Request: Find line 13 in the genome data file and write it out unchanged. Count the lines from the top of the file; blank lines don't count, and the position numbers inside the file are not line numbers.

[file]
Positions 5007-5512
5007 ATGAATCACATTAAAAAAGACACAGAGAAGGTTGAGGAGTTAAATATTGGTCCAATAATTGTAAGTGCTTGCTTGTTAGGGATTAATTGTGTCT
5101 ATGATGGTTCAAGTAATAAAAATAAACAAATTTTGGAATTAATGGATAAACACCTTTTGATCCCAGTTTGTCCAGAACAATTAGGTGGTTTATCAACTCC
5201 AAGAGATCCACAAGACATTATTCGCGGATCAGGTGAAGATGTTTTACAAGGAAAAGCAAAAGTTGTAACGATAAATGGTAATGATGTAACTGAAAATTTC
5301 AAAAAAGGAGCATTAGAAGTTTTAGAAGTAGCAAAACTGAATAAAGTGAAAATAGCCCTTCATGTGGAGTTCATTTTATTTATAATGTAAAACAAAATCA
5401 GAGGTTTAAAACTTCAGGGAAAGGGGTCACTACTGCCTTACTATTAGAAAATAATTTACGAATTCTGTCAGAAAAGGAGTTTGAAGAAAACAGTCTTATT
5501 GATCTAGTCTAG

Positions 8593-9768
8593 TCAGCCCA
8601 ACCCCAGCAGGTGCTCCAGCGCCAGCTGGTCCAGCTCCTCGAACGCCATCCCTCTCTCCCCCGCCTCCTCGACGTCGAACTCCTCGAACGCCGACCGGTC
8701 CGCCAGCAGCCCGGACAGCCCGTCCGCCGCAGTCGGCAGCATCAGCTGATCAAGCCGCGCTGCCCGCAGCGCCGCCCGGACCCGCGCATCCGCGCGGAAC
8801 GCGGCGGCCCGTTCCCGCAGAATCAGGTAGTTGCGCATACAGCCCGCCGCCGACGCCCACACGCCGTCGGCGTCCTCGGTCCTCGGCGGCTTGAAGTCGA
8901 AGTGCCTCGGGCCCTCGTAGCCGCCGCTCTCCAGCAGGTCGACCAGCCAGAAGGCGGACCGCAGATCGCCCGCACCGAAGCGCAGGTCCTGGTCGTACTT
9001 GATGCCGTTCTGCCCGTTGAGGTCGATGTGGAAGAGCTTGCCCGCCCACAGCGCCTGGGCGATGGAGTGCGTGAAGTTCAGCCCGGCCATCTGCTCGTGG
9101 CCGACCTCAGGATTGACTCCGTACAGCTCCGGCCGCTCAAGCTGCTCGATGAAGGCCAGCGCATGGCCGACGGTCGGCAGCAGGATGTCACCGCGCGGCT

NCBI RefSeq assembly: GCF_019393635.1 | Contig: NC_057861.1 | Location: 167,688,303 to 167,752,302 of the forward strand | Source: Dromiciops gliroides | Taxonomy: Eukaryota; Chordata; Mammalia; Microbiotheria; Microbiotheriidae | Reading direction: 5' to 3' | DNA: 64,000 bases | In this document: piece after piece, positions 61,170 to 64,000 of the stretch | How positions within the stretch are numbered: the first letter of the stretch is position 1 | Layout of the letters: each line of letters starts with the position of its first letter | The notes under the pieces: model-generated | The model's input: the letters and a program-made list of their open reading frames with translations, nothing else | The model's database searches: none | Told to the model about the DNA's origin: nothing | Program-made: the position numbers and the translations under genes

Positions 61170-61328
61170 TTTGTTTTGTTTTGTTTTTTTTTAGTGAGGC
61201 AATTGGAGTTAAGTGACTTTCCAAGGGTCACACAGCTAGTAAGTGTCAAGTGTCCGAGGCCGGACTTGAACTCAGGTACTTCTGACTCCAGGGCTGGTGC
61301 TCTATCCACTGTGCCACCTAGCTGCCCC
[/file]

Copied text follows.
8901 AGTGCCTCGGGCCCTCGTAGCCGCCGCTCTCCAGCAGGTCGACCAGCCAGAAGGCGGACCGCAGATCGCCCGCACCGAAGCGCAGGTCCTGGTCGTACTT